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Music industry is once again worried about "ripping"

Written by Matti Vähäkainu (Google+) @ 14 Sep 2016 17:18 User comments (7)

Music industry is once again worried about "ripping" Music industry, like many others, are slow to adapt and because of that slow adaption they've had to come up with all kinds of reasons to why sales of antiquated media is slowing down. Now they've come up with a new, and in a way old, problem.
Obviously technologies like streaming have allowed music business to flourish in a completely unprecedented way but this is not the way the industry giants, record companies, and industry lobbyists want it to be. As music is closer to the consumer often the middle man can be left with not much to brag about.

The new problem according to the industry is with streaming services, or services that abuse streaming services. With CDs the problem was ripping, and now with streams like YouTube the problem is again ripping.

According to WSJ the recording industry is blaming third party software that allows consumers to download (rip) the audio out of YouTube streams and store it locally. This problem has "serious impact" on subscription numbers, says the International Federation of the Phonographic Industry (IFPI) report. This, even though the global sales of music increased significantly first time in decades. The 3.2% growth comes overwhelmingly from streaming which increased 45%.

IFPI says that according to a survey stream ripping has increased and in some demographics (16-24) almost half have downloaded music from streaming services using these means. YouTube commented that historically only 20 percent of people are willing to pay for music, which explains the popularity of services like YouTube and Spotify with their advertisement models.

The global revenue of the recording industry has declined from the over $25 billion in the early 2000s to today's $15 billion but the trend seems to be over thanks to increasing sales in streaming.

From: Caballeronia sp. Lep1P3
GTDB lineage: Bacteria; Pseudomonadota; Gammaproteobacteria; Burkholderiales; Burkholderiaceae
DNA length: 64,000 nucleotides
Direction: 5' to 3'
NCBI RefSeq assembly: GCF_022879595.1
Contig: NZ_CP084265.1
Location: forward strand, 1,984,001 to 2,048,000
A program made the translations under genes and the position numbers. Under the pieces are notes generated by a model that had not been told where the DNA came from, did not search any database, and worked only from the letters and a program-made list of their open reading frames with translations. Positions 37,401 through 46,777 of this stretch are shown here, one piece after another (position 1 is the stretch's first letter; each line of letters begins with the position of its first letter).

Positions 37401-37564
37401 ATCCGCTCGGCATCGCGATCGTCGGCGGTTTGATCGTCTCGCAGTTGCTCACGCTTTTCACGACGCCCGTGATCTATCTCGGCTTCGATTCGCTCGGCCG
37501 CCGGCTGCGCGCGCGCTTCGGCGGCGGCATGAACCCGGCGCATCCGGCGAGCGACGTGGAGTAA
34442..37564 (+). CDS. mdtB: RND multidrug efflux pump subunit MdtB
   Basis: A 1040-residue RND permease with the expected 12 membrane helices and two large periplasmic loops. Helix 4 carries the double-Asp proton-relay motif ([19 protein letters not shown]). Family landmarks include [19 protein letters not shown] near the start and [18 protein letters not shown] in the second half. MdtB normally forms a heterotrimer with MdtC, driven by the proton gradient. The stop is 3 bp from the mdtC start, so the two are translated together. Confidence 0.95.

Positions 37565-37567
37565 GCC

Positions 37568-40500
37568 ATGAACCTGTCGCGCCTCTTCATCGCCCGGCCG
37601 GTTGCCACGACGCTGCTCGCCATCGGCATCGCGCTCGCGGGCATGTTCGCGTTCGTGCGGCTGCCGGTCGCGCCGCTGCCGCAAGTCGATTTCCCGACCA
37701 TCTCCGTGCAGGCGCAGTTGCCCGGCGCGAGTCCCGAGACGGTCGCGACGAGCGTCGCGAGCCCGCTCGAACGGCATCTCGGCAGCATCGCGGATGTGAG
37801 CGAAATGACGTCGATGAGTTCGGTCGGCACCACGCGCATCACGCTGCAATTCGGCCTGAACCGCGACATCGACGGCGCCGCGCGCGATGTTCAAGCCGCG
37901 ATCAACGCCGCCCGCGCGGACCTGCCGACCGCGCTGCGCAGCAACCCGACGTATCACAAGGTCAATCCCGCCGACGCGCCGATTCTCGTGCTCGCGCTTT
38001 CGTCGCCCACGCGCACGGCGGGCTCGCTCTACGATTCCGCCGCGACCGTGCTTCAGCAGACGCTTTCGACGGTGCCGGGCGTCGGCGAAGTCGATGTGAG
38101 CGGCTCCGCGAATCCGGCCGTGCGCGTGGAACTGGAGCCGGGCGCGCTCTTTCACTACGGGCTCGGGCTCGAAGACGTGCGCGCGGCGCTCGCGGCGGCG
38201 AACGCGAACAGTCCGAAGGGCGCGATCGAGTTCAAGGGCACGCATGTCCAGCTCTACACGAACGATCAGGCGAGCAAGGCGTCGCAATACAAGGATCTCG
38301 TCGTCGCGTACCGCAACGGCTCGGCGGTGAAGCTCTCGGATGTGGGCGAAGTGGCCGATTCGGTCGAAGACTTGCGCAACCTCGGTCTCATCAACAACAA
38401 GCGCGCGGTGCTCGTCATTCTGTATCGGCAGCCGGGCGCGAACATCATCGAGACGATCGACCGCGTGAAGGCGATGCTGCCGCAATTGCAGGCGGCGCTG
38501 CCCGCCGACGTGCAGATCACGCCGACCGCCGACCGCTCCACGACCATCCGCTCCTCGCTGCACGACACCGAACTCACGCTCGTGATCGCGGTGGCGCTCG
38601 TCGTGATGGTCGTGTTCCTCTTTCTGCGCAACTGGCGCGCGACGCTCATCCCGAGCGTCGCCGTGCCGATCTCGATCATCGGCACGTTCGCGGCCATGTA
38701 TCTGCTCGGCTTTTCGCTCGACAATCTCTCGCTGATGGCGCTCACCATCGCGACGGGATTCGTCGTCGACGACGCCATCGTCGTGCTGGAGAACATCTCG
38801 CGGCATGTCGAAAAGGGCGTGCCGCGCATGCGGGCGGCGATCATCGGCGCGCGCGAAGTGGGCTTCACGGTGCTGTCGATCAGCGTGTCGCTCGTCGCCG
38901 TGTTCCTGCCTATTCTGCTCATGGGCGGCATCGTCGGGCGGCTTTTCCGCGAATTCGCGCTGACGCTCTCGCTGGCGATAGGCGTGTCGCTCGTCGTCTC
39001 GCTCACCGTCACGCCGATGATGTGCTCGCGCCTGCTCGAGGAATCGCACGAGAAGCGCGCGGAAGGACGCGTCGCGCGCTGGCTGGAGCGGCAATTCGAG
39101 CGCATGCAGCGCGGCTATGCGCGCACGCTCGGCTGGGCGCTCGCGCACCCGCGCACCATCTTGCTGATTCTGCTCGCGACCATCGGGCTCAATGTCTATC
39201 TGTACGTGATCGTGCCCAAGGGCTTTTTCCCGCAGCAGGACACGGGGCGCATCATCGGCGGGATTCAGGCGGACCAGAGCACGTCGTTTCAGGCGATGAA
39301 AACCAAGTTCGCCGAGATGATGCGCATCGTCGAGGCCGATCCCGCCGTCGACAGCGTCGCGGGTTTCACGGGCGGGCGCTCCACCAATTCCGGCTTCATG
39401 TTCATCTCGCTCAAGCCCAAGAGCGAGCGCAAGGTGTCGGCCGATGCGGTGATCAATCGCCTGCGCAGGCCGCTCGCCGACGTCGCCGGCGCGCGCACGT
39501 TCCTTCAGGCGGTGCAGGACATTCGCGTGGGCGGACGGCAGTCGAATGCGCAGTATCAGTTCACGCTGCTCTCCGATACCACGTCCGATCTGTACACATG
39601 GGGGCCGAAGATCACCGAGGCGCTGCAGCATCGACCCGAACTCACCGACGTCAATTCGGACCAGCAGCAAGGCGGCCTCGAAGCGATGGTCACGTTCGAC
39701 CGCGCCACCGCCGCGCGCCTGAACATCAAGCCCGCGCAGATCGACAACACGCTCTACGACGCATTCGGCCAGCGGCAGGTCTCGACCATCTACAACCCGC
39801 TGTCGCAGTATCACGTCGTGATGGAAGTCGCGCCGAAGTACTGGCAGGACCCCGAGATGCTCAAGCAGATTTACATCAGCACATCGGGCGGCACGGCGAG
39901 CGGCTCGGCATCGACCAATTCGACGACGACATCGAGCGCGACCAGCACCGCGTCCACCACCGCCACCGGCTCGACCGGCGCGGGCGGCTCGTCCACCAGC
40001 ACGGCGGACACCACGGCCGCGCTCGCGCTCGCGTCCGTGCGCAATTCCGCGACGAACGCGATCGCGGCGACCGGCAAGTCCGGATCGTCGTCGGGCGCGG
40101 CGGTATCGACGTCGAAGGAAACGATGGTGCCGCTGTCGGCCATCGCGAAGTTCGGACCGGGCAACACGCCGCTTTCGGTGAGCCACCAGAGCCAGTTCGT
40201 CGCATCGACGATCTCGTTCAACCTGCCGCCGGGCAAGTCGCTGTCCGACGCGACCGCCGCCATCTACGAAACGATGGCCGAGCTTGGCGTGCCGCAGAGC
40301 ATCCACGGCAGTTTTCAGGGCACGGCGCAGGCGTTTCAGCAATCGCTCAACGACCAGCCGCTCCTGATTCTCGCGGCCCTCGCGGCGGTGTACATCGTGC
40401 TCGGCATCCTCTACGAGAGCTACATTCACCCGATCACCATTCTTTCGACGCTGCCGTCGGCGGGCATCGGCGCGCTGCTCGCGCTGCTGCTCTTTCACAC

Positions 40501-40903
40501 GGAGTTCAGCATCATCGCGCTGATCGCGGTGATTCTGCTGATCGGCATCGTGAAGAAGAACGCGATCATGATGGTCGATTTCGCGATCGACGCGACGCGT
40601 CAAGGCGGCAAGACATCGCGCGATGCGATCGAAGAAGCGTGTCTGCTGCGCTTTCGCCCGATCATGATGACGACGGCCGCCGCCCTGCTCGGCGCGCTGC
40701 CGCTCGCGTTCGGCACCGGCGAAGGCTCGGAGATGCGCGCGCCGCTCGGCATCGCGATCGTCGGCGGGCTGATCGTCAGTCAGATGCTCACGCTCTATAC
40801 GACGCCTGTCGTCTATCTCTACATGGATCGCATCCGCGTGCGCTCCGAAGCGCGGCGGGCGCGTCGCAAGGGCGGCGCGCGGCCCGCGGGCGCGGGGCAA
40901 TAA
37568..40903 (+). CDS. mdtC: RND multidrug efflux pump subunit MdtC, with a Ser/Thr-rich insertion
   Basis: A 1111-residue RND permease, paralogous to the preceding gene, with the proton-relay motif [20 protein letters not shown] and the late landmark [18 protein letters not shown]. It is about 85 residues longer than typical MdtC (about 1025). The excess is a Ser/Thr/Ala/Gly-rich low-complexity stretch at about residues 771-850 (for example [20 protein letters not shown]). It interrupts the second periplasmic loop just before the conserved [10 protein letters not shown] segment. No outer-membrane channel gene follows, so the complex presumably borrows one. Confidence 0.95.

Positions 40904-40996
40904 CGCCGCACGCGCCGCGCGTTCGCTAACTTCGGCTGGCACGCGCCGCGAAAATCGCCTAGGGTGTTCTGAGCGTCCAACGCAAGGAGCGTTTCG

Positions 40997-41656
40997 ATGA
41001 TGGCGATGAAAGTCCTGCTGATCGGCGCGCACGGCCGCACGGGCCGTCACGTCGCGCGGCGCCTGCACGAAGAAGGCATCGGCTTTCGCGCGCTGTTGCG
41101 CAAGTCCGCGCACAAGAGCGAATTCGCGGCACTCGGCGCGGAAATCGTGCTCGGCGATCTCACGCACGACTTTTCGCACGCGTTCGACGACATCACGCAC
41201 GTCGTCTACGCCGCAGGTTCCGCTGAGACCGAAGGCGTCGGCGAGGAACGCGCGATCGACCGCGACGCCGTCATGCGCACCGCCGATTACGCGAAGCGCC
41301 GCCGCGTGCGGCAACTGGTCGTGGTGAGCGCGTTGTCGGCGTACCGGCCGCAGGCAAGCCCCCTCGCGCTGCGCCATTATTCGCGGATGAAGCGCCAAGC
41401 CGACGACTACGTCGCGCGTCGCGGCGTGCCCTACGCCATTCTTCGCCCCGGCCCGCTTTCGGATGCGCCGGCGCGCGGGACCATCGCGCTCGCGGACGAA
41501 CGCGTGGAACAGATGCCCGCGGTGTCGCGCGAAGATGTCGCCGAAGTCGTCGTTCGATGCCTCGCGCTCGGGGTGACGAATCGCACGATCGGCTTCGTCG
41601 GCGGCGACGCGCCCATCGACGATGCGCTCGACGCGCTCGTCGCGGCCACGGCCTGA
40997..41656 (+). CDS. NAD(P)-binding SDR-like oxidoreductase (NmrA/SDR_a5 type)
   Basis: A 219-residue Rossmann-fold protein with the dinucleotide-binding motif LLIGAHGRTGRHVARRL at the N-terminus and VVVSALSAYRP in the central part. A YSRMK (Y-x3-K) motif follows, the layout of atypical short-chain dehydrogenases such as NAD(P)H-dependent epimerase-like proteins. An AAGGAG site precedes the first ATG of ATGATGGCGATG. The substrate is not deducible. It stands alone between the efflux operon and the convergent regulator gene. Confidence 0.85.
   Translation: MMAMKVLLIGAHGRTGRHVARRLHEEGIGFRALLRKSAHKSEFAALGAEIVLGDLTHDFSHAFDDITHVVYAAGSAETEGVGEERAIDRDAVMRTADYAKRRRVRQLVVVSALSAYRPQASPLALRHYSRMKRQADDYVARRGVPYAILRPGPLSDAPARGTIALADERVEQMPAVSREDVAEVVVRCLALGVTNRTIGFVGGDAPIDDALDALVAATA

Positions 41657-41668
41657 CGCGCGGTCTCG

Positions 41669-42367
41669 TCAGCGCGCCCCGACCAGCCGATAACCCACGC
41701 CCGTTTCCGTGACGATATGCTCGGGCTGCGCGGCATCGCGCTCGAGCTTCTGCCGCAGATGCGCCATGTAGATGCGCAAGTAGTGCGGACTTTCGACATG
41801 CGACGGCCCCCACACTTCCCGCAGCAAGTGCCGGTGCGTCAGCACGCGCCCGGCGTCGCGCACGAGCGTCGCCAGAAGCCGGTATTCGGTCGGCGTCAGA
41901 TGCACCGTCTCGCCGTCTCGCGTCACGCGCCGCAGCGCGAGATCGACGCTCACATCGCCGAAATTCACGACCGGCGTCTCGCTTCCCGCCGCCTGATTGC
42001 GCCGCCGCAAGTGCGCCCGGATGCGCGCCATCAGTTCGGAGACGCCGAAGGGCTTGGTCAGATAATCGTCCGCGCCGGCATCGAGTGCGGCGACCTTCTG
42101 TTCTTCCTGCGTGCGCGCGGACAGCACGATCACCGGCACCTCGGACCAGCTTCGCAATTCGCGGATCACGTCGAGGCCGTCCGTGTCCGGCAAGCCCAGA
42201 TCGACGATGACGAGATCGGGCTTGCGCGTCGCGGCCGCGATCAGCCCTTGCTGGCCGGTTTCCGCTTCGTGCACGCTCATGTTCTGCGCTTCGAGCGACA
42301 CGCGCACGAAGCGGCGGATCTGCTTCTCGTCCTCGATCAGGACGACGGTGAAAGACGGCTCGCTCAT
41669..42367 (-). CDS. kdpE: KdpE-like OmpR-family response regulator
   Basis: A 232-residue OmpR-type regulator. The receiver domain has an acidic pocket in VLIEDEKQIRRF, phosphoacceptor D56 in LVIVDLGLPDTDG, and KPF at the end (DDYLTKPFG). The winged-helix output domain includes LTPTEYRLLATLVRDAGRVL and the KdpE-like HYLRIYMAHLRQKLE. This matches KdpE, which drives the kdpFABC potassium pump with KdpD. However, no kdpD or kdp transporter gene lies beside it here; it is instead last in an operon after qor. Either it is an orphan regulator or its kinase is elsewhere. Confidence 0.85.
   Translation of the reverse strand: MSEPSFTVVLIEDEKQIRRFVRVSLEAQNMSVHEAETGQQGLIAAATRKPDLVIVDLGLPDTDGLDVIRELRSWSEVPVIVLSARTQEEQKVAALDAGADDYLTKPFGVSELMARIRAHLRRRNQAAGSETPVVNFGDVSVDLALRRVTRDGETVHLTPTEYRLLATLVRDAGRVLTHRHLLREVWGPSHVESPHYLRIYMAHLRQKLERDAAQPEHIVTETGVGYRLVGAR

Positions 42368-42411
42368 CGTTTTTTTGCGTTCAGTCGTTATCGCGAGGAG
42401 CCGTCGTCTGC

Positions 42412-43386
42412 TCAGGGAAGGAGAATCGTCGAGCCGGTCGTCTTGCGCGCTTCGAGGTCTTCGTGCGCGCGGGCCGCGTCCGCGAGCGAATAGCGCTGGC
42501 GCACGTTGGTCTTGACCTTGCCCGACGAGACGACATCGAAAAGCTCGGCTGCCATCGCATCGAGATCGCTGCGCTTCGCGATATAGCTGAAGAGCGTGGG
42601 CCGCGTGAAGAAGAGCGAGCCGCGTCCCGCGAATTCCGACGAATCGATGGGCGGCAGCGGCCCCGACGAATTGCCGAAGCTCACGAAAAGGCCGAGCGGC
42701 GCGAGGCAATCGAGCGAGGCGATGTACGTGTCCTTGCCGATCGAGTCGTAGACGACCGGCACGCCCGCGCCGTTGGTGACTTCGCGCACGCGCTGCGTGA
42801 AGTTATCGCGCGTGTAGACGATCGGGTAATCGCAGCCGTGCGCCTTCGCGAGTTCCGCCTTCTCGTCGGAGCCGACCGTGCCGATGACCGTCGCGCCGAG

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7 user comments

114.9.2016 22:17

There's not difference between someone streaming a song on youtube or ripping it. Either way, they're not paying for it.

215.9.2016 0:32

Originally posted by fb2075:
There's not difference between someone streaming a song on youtube or ripping it. Either way, they're not paying for it.
Many youtube videos are on record company accounts and thus get them ad revenue. Others are on individual accounts, but the automatic systems youtube has in place mean that the owners can claim the ad revenue for those videos automatically (this can be a bad thing as it can also get the ad revenue from a video where you can overhear 5 seconds of a song in the background at a video of a pick nick or something..but it means no one can complain about piracy on youtube when the owners can get all the profits without any work). I honestly don't know why someone would bother ripping a song from youtube...the audio quality is garbage and you can generally get flac or 320K mp3's with torrents, while putting in less effort. They might as well start complaining about the fact that you can record FM radio.

315.9.2016 5:57

Sales have increased but they are complaining of ripping music off YouTube. The music industry just does not know how to keep there mouths shut and not piss people off. People will do it because they can't afford to buy hundreds of tracks per month. They aren't losing revenue from it. That's just their excuse.

415.9.2016 19:02

Bitch bitch bitch bitch bitch bitch bitch bitch bitch bitch bitch bitch bitch bitch bitch bitch bitch bitch bitch bitch bitch bitch bitch bitch bitch bitch bitch bitch.......It seems that's all the entertainment industry is good for nowadays, smh.

516.9.2016 18:36

Originally posted by KillerBug:
They might as well start complaining about the fact that you can record FM radio.
Actually, back when small, relatively portable audio cassette recorders first became popular (as opposed to 8-track), the music industry just about had a coronary, with almost identical arguments.

Another, similar fit is the one pitched by the movie industry over VHS/Betamax.

Funny how that works, isn't it?
This message has been edited since its posting. Latest edit was made on 16 Sep 2016 @ 18:37

618.9.2016 10:54

If it can be seen or heard, it can be recorded.


Calvin: Sometimes, when Im talking, my words cant keep up with my thoughts. I wonder why we think faster than we can speak.
Hobbes: Probably so we can think twice.

718.9.2016 20:08

I just blew a fart.......That's the only rip Hollywood should be concerned about.

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